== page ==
When Julia Gorton was a downtown girl, part of the no-wave scene, she didn’t know much about photography or the streets above 14th Street, but the area below was her home, and taking photos was her passion. For a brief moment in the late 1970s, Julia was one of many who came together to listen to music, form bands, make art, create fashion, publish fanzines, and take photos.
No wave had a DIY spirit, with nihilism, dark humor, beat literature, and the avant-garde as part of its extensive and varied influences. Although the city was in a severe economic decline then, Julia found it—and her subjects—intriguing and glamorous. These images are being shown in New York City for the first time in four decades.
During the day, Pretty in Punk: Downtown Girls can be viewed on monitors inside the ICP Museum and during evening hours, images are literally “projected” onto the windows of the ICP Museum; they can be viewed from the sidewalk outside the Museum and are most visible after sunset.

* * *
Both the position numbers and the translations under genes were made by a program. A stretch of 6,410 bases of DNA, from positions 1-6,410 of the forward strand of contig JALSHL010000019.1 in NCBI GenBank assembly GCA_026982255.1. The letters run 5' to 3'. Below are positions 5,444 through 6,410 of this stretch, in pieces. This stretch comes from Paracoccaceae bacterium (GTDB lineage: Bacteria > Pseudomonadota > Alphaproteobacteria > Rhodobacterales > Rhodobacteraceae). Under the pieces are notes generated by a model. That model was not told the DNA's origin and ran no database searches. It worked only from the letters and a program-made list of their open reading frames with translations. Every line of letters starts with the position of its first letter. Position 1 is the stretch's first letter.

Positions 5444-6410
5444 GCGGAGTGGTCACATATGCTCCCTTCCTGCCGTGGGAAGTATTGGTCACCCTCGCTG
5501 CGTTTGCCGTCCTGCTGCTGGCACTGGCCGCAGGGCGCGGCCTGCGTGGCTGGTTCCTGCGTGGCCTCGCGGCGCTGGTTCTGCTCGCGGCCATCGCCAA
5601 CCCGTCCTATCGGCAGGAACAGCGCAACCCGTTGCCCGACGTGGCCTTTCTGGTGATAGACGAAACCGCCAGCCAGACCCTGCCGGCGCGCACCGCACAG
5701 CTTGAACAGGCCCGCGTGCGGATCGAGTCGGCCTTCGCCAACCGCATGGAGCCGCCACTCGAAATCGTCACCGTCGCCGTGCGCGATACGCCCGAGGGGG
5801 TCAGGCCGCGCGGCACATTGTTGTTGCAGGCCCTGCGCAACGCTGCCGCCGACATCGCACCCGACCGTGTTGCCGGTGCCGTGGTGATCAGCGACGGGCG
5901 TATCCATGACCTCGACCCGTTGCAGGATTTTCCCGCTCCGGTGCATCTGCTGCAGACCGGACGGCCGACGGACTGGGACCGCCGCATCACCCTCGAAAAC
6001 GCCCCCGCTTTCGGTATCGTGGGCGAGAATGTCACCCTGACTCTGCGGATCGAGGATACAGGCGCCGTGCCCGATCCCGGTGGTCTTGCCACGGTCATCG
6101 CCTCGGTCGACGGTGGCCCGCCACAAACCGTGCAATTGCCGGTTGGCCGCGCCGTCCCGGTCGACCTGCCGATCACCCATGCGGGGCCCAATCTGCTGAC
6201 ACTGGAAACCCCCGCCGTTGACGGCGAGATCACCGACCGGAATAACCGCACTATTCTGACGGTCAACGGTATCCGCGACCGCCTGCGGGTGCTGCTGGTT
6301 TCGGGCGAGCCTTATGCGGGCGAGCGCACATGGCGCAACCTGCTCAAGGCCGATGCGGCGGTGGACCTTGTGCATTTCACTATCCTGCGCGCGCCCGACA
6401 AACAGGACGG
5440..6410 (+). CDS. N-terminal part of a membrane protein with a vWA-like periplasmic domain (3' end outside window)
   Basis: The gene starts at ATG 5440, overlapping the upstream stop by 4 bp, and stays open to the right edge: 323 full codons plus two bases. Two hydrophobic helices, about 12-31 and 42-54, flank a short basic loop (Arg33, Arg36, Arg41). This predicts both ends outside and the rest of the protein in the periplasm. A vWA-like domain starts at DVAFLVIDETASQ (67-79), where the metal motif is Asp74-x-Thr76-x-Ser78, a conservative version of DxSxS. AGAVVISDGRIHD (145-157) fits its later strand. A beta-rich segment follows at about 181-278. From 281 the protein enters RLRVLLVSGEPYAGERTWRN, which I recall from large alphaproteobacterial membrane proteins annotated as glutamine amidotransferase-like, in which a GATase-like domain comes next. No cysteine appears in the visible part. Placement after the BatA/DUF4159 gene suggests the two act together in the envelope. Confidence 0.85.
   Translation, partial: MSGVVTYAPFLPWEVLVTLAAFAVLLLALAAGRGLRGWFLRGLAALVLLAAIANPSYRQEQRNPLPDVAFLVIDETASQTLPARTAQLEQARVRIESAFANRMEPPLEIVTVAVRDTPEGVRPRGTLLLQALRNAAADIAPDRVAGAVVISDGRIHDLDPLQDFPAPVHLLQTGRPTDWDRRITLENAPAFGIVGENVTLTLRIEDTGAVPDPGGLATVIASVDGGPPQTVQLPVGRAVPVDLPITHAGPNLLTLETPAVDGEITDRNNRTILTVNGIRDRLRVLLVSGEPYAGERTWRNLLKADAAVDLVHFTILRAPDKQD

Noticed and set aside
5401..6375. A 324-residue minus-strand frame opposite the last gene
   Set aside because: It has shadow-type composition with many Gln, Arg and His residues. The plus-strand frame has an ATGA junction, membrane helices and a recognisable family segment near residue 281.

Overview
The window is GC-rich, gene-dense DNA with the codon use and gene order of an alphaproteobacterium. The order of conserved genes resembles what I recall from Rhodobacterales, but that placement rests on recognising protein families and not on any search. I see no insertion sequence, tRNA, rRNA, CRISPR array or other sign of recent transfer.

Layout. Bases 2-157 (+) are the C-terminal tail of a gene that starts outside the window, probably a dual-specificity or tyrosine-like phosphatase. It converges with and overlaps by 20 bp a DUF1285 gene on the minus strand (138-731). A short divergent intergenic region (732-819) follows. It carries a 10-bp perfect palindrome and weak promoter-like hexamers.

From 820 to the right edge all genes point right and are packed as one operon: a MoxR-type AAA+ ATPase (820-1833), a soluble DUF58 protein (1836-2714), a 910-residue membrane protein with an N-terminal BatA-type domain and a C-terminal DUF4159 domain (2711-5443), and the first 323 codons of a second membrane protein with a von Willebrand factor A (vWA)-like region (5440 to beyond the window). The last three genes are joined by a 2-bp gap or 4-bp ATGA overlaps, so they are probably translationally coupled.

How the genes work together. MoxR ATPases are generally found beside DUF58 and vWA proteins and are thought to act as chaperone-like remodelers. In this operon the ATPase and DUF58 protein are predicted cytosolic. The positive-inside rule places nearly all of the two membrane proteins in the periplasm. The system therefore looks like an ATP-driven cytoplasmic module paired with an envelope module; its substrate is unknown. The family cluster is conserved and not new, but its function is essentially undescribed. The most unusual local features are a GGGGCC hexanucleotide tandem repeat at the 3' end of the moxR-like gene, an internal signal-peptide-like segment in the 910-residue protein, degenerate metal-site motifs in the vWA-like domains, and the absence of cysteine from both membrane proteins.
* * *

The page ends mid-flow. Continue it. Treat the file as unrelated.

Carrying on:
About the Artist
Julia Gorton (b. 1958, Wilmington, Delaware) started her career as a photographer, designer, and visual director of the No Wave fanzine Beat It!, which offered commentary and information about the New York City music scene from 1977 to 1980. Her high-contrast photos combined with graphic patterns, DIY lettering, and random collaged elements captured a fleeting time with unique style.
Gorton’s photos of musicians, including Patti Smith, Debbie Harry, Tom Verlaine, David Byrne, Lydia Lunch, Iggy Pop, and Richard Hell, were prominently featured in No Wave: Post-Punk, Underground, New York, 1976-1980 by Thurston Moore and Byron Coley, and included in Who Shot Rock and Roll: A Photographic History, 1955–Present by Gail Buckland and Untypical Girls by Sam Knee.
Recently, her work has gained a following on Instagram and has been covered by Garage, Vice, I-D, Another Man, Obey, and the McQ Fanzine.
Julia will be a panelist at South by Southwest 2018 in Austin.